Bettina von Arnim Further Reading - Essay

Further Reading

(Nineteenth-Century Literary Criticism)


Blackwell, Jeannine. “Fractured Fairy Tales: German Women Authors and the Grimm Tradition.” The Germanic Review 62, no. 4 (fall 1987): 162-74.

Studies two of Arnim's fairy tales, “Der Königssohn” and Gritta.

Corkhill, Alan. “Female Language Theory in the Age of Goethe: Three Case Studies.” Modern Language Review 94, no. 4 (October 1999): 1041-53.

Discusses the work of three prominent female authors in the early nineteenth century: Sophie Mereau-Brentano, Rahel Varnhagen von Ense, and Bettina Brentano-von Arnim.

Hoock-Demarle, Marie-Claire. “The Nineteenth Century: Insights of Contemporary Women Writers.” In Woman as Mediatrix: Essays on Nineteenth-Century European Women Writers, edited by Avriel H. Goldberger, pp. 1-12. New York: Greenwood Press, 1987.

Analyzes the work of three women writers of the nineteenth century: Mary Wollstonecraft, Bettina Brentano-von Arnim, and Flora Tristan, identifying common strategies in their writings on social issues.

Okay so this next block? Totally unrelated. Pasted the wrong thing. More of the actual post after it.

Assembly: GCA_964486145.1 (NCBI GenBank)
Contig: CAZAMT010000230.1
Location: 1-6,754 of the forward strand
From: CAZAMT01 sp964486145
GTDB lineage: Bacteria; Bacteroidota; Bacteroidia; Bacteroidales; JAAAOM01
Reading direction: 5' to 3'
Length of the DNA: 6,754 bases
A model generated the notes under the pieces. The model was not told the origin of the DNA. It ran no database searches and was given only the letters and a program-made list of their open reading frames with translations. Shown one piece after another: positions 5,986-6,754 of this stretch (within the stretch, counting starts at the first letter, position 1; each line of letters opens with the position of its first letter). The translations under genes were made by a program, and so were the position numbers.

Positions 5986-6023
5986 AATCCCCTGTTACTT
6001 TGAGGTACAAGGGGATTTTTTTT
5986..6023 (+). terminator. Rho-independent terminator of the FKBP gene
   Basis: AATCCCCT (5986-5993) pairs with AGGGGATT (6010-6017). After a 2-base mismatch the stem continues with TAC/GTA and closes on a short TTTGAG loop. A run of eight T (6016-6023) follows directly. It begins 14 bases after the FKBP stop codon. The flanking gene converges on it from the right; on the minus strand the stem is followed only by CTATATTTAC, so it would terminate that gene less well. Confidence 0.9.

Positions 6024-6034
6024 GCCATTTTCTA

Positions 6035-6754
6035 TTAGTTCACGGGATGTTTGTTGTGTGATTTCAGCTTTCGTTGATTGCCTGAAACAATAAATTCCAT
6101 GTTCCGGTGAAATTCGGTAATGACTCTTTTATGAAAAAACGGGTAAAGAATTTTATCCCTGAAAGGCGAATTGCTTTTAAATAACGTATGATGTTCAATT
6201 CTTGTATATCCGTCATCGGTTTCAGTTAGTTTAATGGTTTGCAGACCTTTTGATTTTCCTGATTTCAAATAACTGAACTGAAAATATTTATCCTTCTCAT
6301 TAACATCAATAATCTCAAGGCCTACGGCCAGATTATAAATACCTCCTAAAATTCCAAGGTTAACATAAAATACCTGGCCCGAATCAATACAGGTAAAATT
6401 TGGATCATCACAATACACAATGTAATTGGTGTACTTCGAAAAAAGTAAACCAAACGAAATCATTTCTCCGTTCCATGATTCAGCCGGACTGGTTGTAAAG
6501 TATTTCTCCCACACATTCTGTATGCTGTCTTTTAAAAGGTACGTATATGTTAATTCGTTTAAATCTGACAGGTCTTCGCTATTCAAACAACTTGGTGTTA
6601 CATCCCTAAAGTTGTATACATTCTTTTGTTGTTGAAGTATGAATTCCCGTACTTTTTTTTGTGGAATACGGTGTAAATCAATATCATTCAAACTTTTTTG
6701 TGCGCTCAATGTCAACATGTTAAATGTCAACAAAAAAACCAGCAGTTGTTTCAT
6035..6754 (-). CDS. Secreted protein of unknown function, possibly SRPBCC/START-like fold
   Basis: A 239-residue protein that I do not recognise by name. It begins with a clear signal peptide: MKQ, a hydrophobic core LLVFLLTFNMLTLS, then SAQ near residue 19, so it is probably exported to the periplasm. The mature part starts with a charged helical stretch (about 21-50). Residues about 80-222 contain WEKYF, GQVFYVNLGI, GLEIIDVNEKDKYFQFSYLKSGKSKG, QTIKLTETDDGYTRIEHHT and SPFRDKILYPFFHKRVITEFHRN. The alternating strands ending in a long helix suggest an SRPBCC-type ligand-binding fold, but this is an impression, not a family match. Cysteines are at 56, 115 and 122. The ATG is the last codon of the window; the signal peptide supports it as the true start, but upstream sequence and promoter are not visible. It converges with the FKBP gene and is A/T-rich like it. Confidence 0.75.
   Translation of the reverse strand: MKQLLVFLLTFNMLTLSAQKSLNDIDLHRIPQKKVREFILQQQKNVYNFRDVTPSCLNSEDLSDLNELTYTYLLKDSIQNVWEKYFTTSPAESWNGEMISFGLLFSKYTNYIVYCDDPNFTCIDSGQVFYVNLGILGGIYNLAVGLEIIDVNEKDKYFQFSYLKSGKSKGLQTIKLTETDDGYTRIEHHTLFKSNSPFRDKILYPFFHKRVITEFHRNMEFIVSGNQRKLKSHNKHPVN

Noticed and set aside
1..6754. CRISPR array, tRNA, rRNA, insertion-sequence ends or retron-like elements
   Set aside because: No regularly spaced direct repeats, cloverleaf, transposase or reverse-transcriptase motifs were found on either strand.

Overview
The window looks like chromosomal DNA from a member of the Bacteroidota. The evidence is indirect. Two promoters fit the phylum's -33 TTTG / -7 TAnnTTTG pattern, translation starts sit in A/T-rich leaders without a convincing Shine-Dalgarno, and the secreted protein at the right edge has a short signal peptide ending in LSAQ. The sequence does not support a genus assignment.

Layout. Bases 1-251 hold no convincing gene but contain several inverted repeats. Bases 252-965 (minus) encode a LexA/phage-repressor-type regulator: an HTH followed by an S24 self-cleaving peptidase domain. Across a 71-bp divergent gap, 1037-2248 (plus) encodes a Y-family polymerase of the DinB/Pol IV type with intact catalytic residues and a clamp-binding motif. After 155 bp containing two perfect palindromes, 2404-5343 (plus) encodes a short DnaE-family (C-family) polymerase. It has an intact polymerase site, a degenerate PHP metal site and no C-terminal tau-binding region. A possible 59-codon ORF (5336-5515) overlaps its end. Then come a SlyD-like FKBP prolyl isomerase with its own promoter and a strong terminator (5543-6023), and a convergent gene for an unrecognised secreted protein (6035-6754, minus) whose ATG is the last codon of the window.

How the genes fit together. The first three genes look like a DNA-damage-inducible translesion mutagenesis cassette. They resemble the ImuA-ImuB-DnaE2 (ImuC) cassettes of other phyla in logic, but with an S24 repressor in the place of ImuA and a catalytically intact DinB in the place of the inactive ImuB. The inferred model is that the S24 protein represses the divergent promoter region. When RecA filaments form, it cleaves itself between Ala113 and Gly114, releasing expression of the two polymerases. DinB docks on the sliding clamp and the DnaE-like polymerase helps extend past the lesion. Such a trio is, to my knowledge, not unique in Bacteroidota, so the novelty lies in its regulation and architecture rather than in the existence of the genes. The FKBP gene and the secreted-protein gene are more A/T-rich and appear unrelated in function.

Kaiser, Nancy A. “A Dual Voice: Mary Shelley and Bettina von Arnim.” In Identity and Ethos: A Festschrift for Sol Liptzin on the Occasion of His 85th Birthday, edited by Mark H. Gelber, pp. 211-33. New York: Peter Lang, 1986.

Compares the ways that Shelley and Arnim asserted themselves as intelligent, creative women in an era that severely limited female self-expression.

St. Armand, Barton Levi. “Veiled Ladies: Dickinson, Bettine, and Transcendental Mediumship.” Studies in the American Renaissance (1987): 1-51.

Compares Arnim's work with the poetry of Emily Dickinson, with an emphasis on the special affinity with nature each woman had.

Tatlock, Lynne. “The Young Germans in Praise of Famous Women: Ambivalent Advocates.” German Life and Letters 39, no. 3 (April 1986): 193-209.

Explores the ambiguous relationship between the group of writers known as the Young Germans toward women in general and toward three female writers in particular: Rahel Varnhagen, Bettina von Arnim, and Charlotte Stieglitz.

Additional coverage of Bettina von Arnim's life and career is contained in the following source published by the Gale Group: Dictionary of Literary Biography, Vol. 90; Literature Resource Center; Nineteenth-Century Literature Criticism, Vol. 38.